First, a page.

* Treasury sell bonds due 2015, 2017, 2021
* Yields down from previous sales, remain high
* Spain raises 3.9 billion euros, beats target
By Paul Day
MADRID, Nov 22 Spain sold nearly 4 billion euros
of bonds with ease at an auction on Thursday that kicked off its
funding programme for a daunting 2013 when Madrid must shoulder
regional debt needs and will struggle to meet deficit targets.
The Treasury beat the top end of the target of 2.5-3.5
billion euros at borrowing costs that were slightly down on
previous outings of the same paper but remain too high for
The average yield on the 2021 bond was 5.517 percent,
compared with around 5.6 percent for the benchmark 10-year on
the secondary market, a long way from over 7 percent levels in
"It's a clear reflection that sentiment in Spain has
improved markedly," said bond strategist at RIA Capital Markets
"They are already funded for 2012 and the market is betting
that Spain will ask for a bailout early next year when they face
a (wall of issuance)."
Madrid faces some 28 billion euros in debt redemptions in
January while in 2013 the country's funding needs rise to 207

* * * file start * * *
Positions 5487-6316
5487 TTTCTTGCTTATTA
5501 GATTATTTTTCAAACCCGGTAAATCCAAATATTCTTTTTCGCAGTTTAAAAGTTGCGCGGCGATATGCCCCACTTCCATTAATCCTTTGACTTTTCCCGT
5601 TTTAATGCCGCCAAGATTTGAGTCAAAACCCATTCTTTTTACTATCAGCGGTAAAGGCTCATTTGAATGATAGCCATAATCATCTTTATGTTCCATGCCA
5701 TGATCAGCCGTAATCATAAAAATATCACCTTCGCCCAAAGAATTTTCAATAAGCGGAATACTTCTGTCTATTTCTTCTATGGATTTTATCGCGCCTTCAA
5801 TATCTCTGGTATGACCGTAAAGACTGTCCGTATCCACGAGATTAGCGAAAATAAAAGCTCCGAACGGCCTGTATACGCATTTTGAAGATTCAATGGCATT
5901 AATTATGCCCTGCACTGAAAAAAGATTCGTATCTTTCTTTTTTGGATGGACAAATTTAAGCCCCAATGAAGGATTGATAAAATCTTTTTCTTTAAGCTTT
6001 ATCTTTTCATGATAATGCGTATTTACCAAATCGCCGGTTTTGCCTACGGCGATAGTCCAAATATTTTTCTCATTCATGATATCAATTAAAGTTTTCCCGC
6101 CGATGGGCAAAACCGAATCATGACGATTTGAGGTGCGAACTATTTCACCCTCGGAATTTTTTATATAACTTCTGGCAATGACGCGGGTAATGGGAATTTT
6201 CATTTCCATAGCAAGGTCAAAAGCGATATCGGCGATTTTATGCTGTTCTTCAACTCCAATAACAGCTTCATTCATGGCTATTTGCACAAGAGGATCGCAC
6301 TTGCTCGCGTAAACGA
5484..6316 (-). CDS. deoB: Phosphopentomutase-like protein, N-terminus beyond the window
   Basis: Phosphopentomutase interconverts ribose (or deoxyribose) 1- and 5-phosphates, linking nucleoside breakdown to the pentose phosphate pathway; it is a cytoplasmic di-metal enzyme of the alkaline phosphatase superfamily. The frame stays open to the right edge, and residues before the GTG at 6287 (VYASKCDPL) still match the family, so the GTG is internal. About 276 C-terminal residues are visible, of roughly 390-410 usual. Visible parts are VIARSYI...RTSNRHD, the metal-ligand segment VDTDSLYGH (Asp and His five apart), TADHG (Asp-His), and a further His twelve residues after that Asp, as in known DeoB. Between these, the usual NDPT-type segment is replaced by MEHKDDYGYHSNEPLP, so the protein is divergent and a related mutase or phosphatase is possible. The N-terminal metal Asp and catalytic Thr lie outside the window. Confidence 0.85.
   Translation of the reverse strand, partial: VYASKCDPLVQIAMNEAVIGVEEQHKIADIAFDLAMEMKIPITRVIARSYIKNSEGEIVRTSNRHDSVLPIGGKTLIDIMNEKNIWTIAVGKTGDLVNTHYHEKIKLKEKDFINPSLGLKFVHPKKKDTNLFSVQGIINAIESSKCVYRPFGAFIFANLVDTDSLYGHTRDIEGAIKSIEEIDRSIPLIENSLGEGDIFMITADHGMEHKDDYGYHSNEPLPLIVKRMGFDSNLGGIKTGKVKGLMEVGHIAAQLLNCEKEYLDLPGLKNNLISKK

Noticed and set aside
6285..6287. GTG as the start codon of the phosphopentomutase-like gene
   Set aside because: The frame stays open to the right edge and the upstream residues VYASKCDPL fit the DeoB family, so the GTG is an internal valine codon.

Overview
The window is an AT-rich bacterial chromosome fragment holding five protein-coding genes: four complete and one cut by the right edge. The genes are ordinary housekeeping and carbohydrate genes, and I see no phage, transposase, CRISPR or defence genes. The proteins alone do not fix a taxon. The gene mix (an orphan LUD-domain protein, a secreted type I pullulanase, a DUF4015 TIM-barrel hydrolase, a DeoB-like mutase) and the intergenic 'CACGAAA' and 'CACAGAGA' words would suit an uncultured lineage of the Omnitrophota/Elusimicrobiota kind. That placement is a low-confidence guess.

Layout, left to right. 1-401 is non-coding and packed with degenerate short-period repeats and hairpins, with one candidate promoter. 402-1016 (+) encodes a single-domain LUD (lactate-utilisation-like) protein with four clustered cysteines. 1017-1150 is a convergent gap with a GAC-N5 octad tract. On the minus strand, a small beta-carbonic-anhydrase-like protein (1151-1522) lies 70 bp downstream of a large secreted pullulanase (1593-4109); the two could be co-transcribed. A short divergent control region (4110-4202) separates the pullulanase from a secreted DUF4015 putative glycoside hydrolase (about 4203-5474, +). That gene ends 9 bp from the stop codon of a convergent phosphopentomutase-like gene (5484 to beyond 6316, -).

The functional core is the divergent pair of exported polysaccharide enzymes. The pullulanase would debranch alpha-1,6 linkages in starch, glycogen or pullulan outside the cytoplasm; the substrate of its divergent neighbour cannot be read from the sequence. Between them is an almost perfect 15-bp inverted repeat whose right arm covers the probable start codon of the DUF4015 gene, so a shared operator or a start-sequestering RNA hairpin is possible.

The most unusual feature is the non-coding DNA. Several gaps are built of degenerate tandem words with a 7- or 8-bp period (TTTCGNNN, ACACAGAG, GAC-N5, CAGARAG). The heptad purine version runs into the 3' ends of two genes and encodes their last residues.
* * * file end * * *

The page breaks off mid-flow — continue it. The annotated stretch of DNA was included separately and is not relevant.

billion euros from 186 billion euros this year.
This could go higher still if it overshoots its deficit
target of 6.3 percent this year and 4.5 percent next year, which
the Bank of Spain warned on Wednesday was possible.
Spain sold 3.6 billion euros of a bond maturing Oct. 31,
2015, 645 million euros of a bond due July 30, 2017 and 1.5
billion euros of paper maturing April 30, 2021.
Concerned that the welfare system could slip into deficit
this year, from a balanced budget target, the economy ministry
said separately that the social security reserve fund will
subscribe a new 3.3 billion euros 5-year sovereign bond.
Madrid is also expected to help struggling regional
governments, cut out of debt markets, which could add a further
40 billion euros to its debt bill.
Spain's economy has been in recession for a year, the second
since 2009, and is not expected to return to growth until late
next year at the earliest. Some 25 percent of Spanish workers
are unemployed and deep spending cuts and tax hikes have fuelled
increasingly violent protests across the country.
However, Spain's risk premium versus Germany has fell to
around 423 basis points from above 650 bps since the European
Central Bank said it would buy up debt on the open market to
hold down interest rates for any country that signs up for aid.
Madrid has said it wants to be sure the ECB measure would
reduce financing costs, citing a spread of 200 bps as more
representative of economic fundamentals, though the central
bank's head, Mario Draghi, said he could not make such a